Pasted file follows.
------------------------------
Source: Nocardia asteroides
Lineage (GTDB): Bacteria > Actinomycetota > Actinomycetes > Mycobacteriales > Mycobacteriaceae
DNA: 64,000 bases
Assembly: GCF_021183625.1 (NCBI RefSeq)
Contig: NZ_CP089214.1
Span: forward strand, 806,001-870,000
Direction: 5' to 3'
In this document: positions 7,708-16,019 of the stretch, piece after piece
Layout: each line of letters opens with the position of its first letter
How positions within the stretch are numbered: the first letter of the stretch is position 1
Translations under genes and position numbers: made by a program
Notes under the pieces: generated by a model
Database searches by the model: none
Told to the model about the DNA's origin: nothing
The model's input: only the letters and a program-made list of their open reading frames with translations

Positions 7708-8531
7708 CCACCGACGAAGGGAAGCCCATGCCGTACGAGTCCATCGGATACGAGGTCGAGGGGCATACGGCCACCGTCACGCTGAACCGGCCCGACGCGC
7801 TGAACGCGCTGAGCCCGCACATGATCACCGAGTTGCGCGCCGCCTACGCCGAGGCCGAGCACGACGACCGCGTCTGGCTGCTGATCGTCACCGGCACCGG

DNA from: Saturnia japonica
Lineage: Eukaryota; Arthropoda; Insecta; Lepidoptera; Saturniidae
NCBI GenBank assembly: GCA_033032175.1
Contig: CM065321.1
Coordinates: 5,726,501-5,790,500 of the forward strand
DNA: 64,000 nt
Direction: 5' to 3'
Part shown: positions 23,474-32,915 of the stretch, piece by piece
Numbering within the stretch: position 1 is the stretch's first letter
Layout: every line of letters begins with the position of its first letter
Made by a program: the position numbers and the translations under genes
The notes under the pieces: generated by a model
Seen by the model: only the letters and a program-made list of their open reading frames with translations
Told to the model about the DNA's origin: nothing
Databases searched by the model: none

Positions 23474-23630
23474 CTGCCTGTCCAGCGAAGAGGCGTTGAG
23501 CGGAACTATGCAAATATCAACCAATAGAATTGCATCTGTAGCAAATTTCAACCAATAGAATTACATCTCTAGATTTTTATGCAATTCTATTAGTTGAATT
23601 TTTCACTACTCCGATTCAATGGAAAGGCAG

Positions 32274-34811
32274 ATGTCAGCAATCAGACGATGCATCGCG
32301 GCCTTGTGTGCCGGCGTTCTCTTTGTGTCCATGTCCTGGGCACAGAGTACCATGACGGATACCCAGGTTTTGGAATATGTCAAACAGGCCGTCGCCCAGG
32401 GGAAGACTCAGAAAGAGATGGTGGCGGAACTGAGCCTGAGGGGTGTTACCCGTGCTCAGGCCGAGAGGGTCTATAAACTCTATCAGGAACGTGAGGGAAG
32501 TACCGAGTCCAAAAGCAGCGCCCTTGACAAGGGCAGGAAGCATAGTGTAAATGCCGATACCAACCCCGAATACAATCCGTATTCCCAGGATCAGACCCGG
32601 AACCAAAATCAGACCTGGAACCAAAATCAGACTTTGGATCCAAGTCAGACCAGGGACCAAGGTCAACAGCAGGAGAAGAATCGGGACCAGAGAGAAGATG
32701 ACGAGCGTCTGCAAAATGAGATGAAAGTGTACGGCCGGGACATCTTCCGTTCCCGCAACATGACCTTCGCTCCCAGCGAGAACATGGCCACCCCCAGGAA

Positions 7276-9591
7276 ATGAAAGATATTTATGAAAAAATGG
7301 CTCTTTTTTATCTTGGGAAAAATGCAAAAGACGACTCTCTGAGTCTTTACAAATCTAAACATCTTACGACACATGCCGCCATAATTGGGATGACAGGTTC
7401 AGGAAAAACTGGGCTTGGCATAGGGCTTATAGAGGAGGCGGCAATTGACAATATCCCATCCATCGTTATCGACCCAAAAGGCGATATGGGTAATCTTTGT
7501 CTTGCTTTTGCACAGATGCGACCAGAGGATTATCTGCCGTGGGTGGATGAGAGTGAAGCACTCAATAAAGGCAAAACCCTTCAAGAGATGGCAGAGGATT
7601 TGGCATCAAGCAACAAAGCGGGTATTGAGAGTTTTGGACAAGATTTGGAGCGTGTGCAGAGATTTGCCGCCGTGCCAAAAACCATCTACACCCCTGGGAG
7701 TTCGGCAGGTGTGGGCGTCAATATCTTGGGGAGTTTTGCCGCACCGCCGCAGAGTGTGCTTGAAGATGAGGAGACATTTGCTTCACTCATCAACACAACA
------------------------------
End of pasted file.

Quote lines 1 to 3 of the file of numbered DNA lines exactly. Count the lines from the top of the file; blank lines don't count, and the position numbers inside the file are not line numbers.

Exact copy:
Source: Nocardia asteroides
Lineage (GTDB): Bacteria > Actinomycetota > Actinomycetes > Mycobacteriales > Mycobacteriaceae
DNA: 64,000 bases